The thorn was sent to keep Paul from becoming conceited (2 Corinthians 12:7). Our barren time under ground keeps us from swelling, from becoming conceited, and forfeiting Paradise by pride. The Lord does hate pride (Proverbs 6:17-19, 8:13, 16:5).

Because He loves us and wants us to bide in his garden, God acts to kill our pride.

A Flower That Glides

This is not to say all dry seasons are sent by God strictly to banish pride. But it is to say that peace and joy come when we learn to glide.

Which brings us back to that exquisite last stanza. Herbert’s eyes are wide open to God’s severe mercy and uncomfortable grace.

These are thy wonders, Lord of love,
To make us see we are but flowers that glide:
Which when we once can find and prove,
Thou hast a garden for us, where to bide.
Who would be more,
Swelling through store,
Forfeit their Paradise by their pride.

Now he sees his barren season as, get this, a wonder of God’s love. Because in the winter, in the heart’s shriveled, hidden season, he learned meekness and humility. He learned this gift to come down to where we ought to be.

Now the radiant poet knows that he is not his own. Nor are we.

We are not past changing. But we can be flowers that glide.

For behold, the winter is past;
    the rain is over and gone.
The flowers appear on the earth,
    the time of singing has come.

Song of Songs 2:11-12a

*To post or not to post? These 10 questions from Kevin DeYoung’s “Think Before You Post” have helped me decide.

2 Ways To Be More Interesting (& More Humble & Meek)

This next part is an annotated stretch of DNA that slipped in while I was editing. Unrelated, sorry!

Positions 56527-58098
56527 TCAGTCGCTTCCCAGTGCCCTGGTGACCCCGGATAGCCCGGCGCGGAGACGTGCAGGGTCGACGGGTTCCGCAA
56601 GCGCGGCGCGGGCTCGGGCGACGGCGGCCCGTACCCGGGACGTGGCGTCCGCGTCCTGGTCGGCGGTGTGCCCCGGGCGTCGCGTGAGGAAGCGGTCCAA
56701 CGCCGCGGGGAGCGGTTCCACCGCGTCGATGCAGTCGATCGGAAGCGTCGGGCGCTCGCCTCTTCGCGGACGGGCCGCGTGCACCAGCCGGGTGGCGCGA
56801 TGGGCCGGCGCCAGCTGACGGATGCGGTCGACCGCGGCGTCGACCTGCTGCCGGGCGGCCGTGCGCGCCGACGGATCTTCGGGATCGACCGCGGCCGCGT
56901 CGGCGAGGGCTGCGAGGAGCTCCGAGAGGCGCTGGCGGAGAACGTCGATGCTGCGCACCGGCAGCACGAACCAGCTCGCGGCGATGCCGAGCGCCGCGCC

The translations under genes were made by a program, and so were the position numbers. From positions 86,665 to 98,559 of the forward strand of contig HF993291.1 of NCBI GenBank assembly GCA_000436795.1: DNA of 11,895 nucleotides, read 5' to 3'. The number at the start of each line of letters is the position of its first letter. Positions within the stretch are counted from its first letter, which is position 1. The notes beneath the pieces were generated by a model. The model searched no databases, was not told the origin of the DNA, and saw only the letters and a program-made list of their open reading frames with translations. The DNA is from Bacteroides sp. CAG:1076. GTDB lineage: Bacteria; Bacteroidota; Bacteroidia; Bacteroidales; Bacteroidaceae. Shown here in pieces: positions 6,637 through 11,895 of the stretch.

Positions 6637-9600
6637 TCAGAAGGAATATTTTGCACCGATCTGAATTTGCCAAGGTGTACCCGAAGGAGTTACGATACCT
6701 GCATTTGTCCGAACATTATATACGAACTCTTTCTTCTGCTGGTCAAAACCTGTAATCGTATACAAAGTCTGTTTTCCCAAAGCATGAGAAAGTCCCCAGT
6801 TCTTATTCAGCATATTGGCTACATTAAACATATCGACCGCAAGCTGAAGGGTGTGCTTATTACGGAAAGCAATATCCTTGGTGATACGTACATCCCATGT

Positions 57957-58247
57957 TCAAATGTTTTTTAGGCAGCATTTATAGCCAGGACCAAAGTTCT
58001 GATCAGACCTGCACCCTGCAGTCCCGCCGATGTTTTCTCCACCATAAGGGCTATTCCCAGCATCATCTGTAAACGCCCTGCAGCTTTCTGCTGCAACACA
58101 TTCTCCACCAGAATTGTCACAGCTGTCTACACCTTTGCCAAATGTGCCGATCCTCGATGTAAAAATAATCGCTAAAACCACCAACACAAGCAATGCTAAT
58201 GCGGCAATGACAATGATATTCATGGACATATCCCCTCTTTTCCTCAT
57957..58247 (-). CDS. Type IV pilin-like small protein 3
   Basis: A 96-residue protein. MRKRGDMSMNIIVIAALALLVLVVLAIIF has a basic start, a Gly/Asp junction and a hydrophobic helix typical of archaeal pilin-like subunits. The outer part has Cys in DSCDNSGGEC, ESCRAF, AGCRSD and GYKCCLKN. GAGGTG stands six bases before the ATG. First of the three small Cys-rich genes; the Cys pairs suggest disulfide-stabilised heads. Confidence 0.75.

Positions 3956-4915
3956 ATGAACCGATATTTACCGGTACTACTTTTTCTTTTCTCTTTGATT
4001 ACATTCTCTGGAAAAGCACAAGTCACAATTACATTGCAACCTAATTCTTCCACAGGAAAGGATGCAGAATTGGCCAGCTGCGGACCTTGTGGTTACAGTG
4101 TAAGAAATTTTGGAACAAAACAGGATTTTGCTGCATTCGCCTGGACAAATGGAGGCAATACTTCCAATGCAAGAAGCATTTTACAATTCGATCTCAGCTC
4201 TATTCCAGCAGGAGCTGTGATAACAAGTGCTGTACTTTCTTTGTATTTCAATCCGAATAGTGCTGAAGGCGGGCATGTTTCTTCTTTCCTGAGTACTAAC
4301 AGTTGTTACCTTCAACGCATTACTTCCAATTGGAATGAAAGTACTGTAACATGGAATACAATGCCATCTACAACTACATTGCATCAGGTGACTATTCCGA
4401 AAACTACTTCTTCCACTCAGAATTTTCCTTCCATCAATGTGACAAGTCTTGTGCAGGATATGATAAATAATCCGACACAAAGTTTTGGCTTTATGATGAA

The purpose in a man’s heart is like deep water, but a man of understanding will draw it out.

Proverbs 20:5

He was interesting because he was interested.

Elisabeth Elliot said that about her dad. This isn’t a Father’s Day post, but I offer this accolade to my own dad. He finds others interesting, and that makes him an interesting man. He knows about Israel and Switzerland and Johnny Cash and Donald Trump and baking whole grain bread and raising moms of teens. He’s interesting.

But I don’t think you can be interested in very many things unless you are humble.

Because you won’t listen if you’re a know-it-all, or if you’re too busy to care. You just won’t be interested. Which also means you won’t be very interesting and you probably won’t be very humble or meek.

Meekness means we are teachable and take correction, without sulking or lashing out. Humility means we have a modest view of ourselves that’s the opposite of pride.

Humility Takes A Real Interest

C. S. Lewis has a brilliant description of humility. It’s marked, he says, by a self-forgetfulness that draws others out.

Do not imagine that if you meet a really humble man he will be what most people call “humble” nowadays: be will not be a sort of greasy, smarmy person, who is always telling you that, of course, he is nobody.

Probably all you will think about him is that he seemed a cheerful, intelligent chap who took a real interest in what you said to him. If you do dislike him it will be because you feel a little envious of anyone who seems to enjoy life so easily. He will not be thinking about humility: he will not be thinking about himself at all.

C. S. Lewis, Mere Christianity

The humble one will not be thinking about himself at all. He’ll be interested in you. She’ll be asking you questions and listening to your answers.

Time with humble people refreshes our souls. These people spark joy.

Which reminds me of this other description. It impressed this sometime Chatty Cathy when I first read it decades ago.

His thoughts were slow, his words were few and never formed to glisten.

But he was a joy to all his friends, you should have heard him LISTEN!

Jesus Was Interested

This is not me.

Except for the slow thoughts sometimes. As for Lewis’s description, also not. Since I’m writing about humility, I am clearly not self-forgetful.

But this is who I want to be.

My best friends are this way. Like Jen, who asked, “How are things with ____?” Then, for thirty minutes, she sat and listened.